Running A Business

Calculating the Lifetime Value of a Customer

Mar 15, 2020 • 4 min read
small business owner handing bag to customer
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      Anyone who has ever attended a marketing class has likely heard the mantra that it is easier and cheaper to retain a current customer than to attract a new one. And small business owners experience this acquisition-versus-retention scenario firsthand, as their loyal customers often become the lifeblood of the business.

      While excellent guides have been about how to attract a new customer and, more importantly, keep that customer, this article will look deeper into the actual value of a customer who sticks with your small business.

      “Customer Lifetime Value (CLV) is a crucial metric for businesses as it helps decision-makers see their customers through the prism of a long-term relationship, rather than a single transaction,” explains a business analysis from Forbes. “It’s also tied directly to the company’s bottom line, which makes CLV especially useful for marketers and customer success teams because it allows them to quantify the value of an organization’s customer experience (CX) efforts.”

      When you’re able to identify the CLV for your business, you’ll be better able to understand how much you should be spending to retain your customers, forecast revenue, and measure the success of your business endeavors.

      Methods for Calculating CLV

      There are diverse approaches to getting a clear picture of your CLV, so let’s take a quick look at 4 of the most proven calculation methods.

      1. The Look Back: This method is one of the easiest ways to establish CLV, as it only requires you to examine past purchases made by your customers to identify the average revenue per customer. The drawback is that the focus on the past limits your ability to predict the future. If your customers change their behavior, their past habits could become obsolete.
      2. The Cohorts Analysis: While the previous method focuses on individual customers, this approach groups them by common traits. It’s a popular way of identifying trends, helping you better understand how groups of customers interact with your business throughout the year. As with the historical method above, this way isn’t particularly good when you’re trying to make accurate projections.
      3. The Acquisition Equation: This approach is based on subtracting the costs of acquiring and serving an average customer from the total revenue that customer brings to your business. It helps you pinpoint your business’s strengths and illuminates areas of opportunity.
      4. The Google Trick: Much of the data used to inform various CLV methods can be gathered and tracked in Google Analytics. You can get a great idea of CLV by viewing customer engagement and revenue on the platform. The limitation is that Google only tracks for a finite period, so you can’t forecast extensively. Also, if a customer opts out of cookie-tracking on your website, Google will be unable to gather the necessary data.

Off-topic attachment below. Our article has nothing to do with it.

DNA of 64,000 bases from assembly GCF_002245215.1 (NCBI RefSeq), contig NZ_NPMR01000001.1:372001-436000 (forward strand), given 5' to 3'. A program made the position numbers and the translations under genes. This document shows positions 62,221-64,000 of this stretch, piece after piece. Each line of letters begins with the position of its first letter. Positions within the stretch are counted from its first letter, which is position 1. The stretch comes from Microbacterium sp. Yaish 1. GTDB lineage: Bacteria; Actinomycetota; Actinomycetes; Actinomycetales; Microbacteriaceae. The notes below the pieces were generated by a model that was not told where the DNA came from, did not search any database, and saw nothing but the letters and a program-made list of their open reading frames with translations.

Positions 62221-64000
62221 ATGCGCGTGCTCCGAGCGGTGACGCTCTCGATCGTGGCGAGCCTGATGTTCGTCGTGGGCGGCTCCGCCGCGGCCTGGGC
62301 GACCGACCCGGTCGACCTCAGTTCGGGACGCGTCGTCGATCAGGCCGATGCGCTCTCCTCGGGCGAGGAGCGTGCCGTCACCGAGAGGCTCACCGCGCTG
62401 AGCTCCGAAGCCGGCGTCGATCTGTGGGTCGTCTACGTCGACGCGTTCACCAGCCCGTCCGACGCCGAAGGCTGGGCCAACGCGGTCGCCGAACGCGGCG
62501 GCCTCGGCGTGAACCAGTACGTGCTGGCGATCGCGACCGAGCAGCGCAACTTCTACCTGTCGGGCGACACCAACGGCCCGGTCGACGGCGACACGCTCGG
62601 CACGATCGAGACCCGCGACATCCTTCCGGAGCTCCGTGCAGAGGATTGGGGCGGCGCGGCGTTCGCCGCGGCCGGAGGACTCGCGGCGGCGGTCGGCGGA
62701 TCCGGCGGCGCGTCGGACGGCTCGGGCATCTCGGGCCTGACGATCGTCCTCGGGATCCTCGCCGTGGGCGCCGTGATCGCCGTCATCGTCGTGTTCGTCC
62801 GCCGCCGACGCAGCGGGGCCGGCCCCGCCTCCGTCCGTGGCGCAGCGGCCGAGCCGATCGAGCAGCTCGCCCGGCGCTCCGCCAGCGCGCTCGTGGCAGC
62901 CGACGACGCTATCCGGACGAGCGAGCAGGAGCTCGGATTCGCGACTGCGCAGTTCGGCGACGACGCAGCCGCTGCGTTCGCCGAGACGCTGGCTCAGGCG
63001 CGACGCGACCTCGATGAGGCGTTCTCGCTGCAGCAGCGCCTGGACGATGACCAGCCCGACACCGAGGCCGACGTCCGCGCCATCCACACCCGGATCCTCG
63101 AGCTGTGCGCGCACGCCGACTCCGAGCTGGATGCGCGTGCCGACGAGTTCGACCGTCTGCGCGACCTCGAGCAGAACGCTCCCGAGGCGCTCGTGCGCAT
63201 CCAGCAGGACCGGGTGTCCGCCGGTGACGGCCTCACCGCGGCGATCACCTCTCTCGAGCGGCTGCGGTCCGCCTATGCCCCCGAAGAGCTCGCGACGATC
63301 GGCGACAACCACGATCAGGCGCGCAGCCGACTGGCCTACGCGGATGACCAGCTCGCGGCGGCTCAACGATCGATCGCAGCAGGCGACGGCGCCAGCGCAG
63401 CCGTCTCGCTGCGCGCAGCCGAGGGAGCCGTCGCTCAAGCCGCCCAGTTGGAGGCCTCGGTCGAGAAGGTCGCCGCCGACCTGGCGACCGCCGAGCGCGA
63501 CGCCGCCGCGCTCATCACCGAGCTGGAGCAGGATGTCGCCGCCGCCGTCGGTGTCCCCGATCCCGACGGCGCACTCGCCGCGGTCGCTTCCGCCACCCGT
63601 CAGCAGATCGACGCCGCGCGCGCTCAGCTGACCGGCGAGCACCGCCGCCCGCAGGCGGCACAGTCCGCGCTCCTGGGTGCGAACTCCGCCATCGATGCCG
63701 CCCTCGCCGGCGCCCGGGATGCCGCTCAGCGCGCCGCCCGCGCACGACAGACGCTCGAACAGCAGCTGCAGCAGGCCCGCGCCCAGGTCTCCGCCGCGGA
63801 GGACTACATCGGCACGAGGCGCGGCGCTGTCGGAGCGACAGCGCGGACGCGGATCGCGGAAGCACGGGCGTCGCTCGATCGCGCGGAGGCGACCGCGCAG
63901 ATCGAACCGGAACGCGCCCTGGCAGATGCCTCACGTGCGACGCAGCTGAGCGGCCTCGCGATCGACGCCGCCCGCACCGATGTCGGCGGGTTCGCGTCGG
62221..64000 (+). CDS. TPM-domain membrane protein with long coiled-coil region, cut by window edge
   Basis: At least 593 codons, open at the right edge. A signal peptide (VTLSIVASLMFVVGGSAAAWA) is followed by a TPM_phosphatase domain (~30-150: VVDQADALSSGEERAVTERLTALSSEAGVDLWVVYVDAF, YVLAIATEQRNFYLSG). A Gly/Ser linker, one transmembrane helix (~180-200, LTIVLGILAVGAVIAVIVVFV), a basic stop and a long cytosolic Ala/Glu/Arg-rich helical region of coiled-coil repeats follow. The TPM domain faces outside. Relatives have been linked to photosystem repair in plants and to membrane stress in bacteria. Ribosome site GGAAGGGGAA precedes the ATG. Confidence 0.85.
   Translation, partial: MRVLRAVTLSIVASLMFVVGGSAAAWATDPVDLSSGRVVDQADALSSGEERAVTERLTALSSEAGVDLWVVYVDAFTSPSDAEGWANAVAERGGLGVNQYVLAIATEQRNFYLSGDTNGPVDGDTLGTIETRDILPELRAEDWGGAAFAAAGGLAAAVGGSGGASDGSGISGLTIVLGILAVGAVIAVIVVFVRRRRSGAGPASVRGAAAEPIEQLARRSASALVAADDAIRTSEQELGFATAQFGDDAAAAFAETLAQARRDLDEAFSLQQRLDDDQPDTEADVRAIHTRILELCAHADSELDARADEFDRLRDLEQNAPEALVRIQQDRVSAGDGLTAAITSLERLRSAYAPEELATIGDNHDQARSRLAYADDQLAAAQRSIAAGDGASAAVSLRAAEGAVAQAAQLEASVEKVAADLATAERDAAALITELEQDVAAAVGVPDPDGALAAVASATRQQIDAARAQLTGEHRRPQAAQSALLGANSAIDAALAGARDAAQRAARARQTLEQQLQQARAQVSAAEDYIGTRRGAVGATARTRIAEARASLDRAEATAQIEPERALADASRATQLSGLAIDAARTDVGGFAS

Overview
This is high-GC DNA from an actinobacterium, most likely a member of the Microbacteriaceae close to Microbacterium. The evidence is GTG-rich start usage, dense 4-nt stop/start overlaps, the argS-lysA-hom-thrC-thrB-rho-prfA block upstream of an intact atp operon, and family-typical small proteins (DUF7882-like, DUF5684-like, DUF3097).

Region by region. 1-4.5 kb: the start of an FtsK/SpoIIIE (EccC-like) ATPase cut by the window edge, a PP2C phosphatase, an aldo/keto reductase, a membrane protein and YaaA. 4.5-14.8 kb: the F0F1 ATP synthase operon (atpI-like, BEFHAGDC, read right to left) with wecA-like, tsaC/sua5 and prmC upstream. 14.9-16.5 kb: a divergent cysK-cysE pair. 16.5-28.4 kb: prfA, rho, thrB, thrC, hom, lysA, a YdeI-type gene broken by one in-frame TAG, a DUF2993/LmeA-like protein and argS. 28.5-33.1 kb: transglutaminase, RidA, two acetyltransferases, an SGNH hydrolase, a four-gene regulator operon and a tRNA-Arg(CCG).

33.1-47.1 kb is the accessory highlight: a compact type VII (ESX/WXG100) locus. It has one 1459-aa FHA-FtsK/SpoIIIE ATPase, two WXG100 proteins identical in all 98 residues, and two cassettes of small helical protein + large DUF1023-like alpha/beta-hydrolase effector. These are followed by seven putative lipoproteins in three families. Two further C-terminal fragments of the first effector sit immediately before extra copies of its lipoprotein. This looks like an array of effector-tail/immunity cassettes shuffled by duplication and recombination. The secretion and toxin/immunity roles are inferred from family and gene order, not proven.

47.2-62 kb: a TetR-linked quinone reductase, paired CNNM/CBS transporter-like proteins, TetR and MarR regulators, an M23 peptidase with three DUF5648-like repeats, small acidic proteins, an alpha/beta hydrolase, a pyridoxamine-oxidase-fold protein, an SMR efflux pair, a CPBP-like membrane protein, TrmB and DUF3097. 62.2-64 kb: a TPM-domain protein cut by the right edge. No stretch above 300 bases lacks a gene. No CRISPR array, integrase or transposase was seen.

Building a More Impactful CLV

      Leveraging a calculation method will help you better understand how much money your customers bring in and how much you have to send out to keep it that way. But what small business owner is content with the status quo? 

      “Unsurprisingly, there’s real value in focusing on keeping customers around—and happy,” says Forbes. “For example, customers of subscription-based businesses provide 50% more value to those companies in years 2 to 5 than in their first year, according to the Boston Consulting Group.”

      Just as there are multiple ways to calculate CLV, there are also diverse ways to enhance it. Here are some recommended strategies:

      • Start off on the right foot: Most customers who leave a business do so after their first interaction. Develop ways to welcome these new customers so they can get a feel for the long-term benefits your business offers.
      • Make your service shine: Whether it’s resolving an issue or simply giving customers a stellar experience from the get-go, your customer service is essential. Not only will your service help retention, but it spurs organic acquisition, as your happy customers spread the word to their friends and family.
      • Communicate with purpose: Modern customers want to connect with their favorite companies. This strategy relates to customer service issues but extends to other areas. For example, you could solicit customer feedback on current products and ideas for future products. Whatever you do, just help your followers feel heard and validated.
      • Take things social: One of the best ways to increase your engagement with customers is to reach them where they’re already spending their time online. Thus, social media is essential. If you already have a social presence, use customer profiling to make a strategic addition to your social accounts.
      • Reward loyalty: If you’re looking for longevity in your customer relationships, don’t be afraid to incentivize it. Give your loyal fans perks such as exclusive deals, product teasers, or gifts.

       Whatever strategies you use, ensure you’re making CLV a priority. By applying this long-term mindset to your marketing, promotions, product development, customer service, and other aspects of your business, you’ll boost the sustainability of the crucial relationships that drive your success.

      About the author
      Grant Olsen

      Grant Olsen is a writer specializing in small business loans, leadership skills, and growth strategies. He is a contributing writer for KSL 5 TV, where his articles have generated more than 6 million page views, and has been featured on and Grant is also the author of the book "Rhino Trouble." He has a B.A. in English from Brigham Young University.

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